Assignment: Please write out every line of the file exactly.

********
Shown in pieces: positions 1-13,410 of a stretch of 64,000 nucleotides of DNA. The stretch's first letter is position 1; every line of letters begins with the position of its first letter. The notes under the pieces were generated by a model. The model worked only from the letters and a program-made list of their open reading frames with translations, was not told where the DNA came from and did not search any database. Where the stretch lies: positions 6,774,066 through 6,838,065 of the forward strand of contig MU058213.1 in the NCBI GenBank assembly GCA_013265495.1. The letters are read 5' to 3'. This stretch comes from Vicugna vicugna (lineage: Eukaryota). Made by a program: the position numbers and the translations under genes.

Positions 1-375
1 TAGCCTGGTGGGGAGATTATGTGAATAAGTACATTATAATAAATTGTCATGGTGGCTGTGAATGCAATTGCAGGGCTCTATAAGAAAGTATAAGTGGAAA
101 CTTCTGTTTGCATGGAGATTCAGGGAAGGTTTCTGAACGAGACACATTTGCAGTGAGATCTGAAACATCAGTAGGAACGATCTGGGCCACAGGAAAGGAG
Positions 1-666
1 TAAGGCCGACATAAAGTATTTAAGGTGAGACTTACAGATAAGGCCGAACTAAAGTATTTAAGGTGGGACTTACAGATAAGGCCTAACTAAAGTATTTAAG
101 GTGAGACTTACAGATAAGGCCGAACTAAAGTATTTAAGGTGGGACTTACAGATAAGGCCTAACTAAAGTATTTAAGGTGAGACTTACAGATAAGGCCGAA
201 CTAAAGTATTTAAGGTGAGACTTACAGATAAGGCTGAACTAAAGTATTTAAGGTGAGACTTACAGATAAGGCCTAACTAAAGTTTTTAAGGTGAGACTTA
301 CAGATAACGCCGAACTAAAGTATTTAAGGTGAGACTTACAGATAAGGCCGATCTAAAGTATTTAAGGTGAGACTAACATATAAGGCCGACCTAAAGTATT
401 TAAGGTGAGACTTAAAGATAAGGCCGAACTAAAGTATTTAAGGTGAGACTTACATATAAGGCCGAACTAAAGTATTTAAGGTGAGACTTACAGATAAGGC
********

Shown in pieces: positions 1-13,410 of a stretch of 64,000 nucleotides of DNA. The stretch's first letter is position 1; every line of letters begins with the position of its first letter. The notes under the pieces were generated by a model. The model worked only from the letters and a program-made list of their open reading frames with translations, was not told where the DNA came from and did not search any database. Where the stretch lies: positions 6,774,066 through 6,838,065 of the forward strand of contig MU058213.1 in the NCBI GenBank assembly GCA_013265495.1. The letters are read 5' to 3'. This stretch comes from Vicugna vicugna (lineage: Eukaryota). Made by a program: the position numbers and the translations under genes.

Positions 1-375
1 TAGCCTGGTGGGGAGATTATGTGAATAAGTACATTATAATAAATTGTCATGGTGGCTGTGAATGCAATTGCAGGGCTCTATAAGAAAGTATAAGTGGAAA
101 CTTCTGTTTGCATGGAGATTCAGGGAAGGTTTCTGAACGAGACACATTTGCAGTGAGATCTGAAACATCAGTAGGAACGATCTGGGCCACAGGAAAGGAG
Positions 1-666
1 TAAGGCCGACATAAAGTATTTAAGGTGAGACTTACAGATAAGGCCGAACTAAAGTATTTAAGGTGGGACTTACAGATAAGGCCTAACTAAAGTATTTAAG
101 GTGAGACTTACAGATAAGGCCGAACTAAAGTATTTAAGGTGGGACTTACAGATAAGGCCTAACTAAAGTATTTAAGGTGAGACTTACAGATAAGGCCGAA
201 CTAAAGTATTTAAGGTGAGACTTACAGATAAGGCTGAACTAAAGTATTTAAGGTGAGACTTACAGATAAGGCCTAACTAAAGTTTTTAAGGTGAGACTTA
301 CAGATAACGCCGAACTAAAGTATTTAAGGTGAGACTTACAGATAAGGCCGATCTAAAGTATTTAAGGTGAGACTAACATATAAGGCCGACCTAAAGTATT
401 TAAGGTGAGACTTAAAGATAAGGCCGAACTAAAGTATTTAAGGTGAGACTTACATATAAGGCCGAACTAAAGTATTTAAGGTGAGACTTACAGATAAGGC